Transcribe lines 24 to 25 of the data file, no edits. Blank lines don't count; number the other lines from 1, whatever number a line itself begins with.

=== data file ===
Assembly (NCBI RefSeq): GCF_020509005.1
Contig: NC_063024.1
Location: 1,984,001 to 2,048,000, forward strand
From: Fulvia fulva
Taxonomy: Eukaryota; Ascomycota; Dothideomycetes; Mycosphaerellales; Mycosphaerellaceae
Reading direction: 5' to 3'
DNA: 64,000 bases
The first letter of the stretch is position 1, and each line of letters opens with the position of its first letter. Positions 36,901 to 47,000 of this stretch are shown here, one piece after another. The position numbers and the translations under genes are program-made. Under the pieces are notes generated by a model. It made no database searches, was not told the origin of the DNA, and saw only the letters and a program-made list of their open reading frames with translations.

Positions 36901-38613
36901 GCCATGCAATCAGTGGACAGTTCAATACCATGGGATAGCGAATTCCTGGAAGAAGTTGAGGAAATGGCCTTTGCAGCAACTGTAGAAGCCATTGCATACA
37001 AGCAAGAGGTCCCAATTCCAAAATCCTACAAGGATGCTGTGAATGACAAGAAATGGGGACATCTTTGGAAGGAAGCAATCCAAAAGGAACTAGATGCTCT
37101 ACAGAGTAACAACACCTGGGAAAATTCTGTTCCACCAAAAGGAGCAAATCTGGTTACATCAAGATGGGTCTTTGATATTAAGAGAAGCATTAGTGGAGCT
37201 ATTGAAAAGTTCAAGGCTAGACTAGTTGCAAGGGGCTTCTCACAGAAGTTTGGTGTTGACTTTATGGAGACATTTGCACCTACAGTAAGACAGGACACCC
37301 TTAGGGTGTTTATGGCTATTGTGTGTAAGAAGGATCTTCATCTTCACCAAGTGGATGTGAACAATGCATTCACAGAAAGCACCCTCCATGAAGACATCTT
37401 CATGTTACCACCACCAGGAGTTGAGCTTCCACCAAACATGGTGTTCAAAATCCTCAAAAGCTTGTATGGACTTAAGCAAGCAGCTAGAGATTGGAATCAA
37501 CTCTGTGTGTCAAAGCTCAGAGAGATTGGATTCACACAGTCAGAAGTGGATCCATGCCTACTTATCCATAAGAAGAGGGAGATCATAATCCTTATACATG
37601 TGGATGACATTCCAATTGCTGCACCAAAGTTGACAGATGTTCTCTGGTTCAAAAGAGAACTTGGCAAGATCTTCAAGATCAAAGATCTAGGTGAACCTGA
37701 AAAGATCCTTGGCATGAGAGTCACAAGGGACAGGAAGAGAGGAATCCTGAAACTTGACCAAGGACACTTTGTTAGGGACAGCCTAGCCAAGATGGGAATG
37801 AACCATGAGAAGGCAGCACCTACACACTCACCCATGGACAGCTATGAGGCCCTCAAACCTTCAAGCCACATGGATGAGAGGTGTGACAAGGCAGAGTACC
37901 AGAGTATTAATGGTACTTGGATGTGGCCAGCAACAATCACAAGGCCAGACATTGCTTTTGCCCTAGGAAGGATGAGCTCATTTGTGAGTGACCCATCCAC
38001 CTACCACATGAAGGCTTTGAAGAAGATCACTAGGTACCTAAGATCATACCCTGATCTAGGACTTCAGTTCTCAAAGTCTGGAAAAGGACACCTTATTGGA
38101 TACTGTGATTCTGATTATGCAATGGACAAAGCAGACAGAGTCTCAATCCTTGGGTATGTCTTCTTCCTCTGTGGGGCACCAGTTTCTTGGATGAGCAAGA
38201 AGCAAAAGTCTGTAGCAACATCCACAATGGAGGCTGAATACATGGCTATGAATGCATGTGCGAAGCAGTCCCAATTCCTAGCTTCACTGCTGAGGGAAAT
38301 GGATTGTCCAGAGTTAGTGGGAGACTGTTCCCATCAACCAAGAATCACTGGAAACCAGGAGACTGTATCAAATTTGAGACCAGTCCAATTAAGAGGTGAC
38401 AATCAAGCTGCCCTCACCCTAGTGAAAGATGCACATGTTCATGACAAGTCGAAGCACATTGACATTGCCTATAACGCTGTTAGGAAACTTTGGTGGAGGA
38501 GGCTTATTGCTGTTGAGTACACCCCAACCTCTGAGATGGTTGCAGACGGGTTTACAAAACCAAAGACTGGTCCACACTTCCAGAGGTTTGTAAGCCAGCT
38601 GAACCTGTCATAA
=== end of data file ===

38301 GGATTGTCCAGAGTTAGTGGGAGACTGTTCCCATCAACCAAGAATCACTGGAAACCAGGAGACTGTATCAAATTTGAGACCAGTCCAATTAAGAGGTGAC
38401 AATCAAGCTGCCCTCACCCTAGTGAAAGATGCACATGTTCATGACAAGTCGAAGCACATTGACATTGCCTATAACGCTGTTAGGAAACTTTGGTGGAGGA